Q&A Ask the Expert
A sit-down with meat man Ed Ryan, resident butcher, owner and great-grandson of Michael J. Ryan, founder of Ryan’s Market in Wickford.
What are the trends in retail steak today?
Boneless pieces are big. These days, people are opting for ribeye and strip steaks. Anything from the short loin is perennially popular. Tenderloin—which happens to be my least favorite piece of meat—is huge. Thirty years ago, people wouldn’t pay that much for a cut with such little flavor, but lean meat and tender meat are in high demand.
What about brand-name beef? Are more people asking for Kobe or beef from American boutique farms? Butchers don’t get a lot of requests for private-label beef. Private farms may sell to a few restaurants or personal clients, but they don’t have enough cattle to pull in the retail market. Kobe—or Wagyu beef—is the anomaly in terms of how beef is raised. It’s a completely different process, one usually reserved for the restaurant market.
What are the benefits of aging and which cuts of beef should be aged?
All cuts should be aged at least a week, even the boneless ones. The truth is, sometimes we get an animal in less than a day from slaughter, and it’s just too fresh. But wet-aging, to me, is ridiculous; the meat sits in a vacuum bag and loses all of its juices and flavor. Dry-aging is in a controlled environment, usually under 40 degrees, although if you can get the humidity up to a constant 85 percent, you can let beef sit at about 45 degrees with enough ultraviolet light to prevent mold growth. This is the real aging process—water evaporates but the flavor concentrates. If left long enough (optimal is six to eight weeks for a short loin), the fat will begin to infuse the beef with a nutty, mellow flavor. Once cut, heavily aged meat needs to be eaten within two days or you’ll start to see mold.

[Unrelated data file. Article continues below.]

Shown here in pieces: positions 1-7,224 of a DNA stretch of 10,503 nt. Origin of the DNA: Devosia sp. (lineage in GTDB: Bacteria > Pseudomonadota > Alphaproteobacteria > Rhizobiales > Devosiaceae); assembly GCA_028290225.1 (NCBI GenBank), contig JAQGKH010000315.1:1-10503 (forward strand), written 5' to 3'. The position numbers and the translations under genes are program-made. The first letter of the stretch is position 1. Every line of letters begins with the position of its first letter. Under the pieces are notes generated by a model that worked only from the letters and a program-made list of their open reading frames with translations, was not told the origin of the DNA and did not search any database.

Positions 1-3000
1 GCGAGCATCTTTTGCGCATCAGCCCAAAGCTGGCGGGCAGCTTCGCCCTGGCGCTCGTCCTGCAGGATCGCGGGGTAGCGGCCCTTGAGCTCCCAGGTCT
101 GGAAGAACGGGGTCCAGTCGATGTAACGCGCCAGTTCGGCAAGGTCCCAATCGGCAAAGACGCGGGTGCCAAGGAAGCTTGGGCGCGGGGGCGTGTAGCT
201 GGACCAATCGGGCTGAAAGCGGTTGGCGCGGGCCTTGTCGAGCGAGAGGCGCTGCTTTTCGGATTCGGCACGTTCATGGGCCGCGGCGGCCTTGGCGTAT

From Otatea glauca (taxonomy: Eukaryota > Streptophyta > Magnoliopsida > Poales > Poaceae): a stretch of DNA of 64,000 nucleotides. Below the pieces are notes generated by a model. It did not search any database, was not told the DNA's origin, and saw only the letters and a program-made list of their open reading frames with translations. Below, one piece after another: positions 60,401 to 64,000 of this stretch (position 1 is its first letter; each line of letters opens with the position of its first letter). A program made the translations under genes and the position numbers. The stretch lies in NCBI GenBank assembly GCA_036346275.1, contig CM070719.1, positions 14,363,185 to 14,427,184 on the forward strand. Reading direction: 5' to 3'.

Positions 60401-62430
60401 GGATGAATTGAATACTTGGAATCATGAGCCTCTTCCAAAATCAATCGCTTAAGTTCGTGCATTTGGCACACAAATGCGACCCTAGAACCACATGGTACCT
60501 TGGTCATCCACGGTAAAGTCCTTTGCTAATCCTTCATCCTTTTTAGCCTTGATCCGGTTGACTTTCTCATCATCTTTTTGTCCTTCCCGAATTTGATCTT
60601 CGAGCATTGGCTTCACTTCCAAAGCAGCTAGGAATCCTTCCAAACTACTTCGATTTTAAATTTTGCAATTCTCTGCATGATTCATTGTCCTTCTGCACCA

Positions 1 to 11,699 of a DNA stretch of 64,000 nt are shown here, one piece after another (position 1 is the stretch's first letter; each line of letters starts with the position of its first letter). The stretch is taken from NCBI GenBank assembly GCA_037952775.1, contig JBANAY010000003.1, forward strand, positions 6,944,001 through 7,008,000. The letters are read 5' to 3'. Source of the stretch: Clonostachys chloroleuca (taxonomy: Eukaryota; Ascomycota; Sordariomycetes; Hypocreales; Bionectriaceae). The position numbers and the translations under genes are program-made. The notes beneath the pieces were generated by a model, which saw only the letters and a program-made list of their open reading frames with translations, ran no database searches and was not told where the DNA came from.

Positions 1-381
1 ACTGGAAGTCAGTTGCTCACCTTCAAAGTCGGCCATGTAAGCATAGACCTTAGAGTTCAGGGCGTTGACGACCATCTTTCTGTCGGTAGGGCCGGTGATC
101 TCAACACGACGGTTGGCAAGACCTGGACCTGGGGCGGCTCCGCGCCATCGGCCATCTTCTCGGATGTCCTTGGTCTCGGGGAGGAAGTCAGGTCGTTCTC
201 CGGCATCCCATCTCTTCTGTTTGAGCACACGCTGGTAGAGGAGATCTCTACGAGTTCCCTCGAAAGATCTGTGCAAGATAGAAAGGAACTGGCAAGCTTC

What should a consumer look for when buying fresh meat?
Color is not necessarily indicative of quality. Supermarket meat, as I call it, is often bundled up in containers and pumped with small amounts of carbon monoxide to keep the color. If you’re buying from a reputable butcher, aged beef can be considerably darker and taste just as good. Look for marbling in a strip or ribeye. Prime steaks also should always have great marbling.
Are prices steady year-round? What factors determine market prices?
Prices are usually determined by demand, so summer grilling season brings higher prices in short loin pieces and ground meat. The holiday season calls for a lot of rib roasts, so the fore quarter goes up. Sometimes, when demand is low, breeders will reduce the number of animals they slaughter so as not to waste their profits.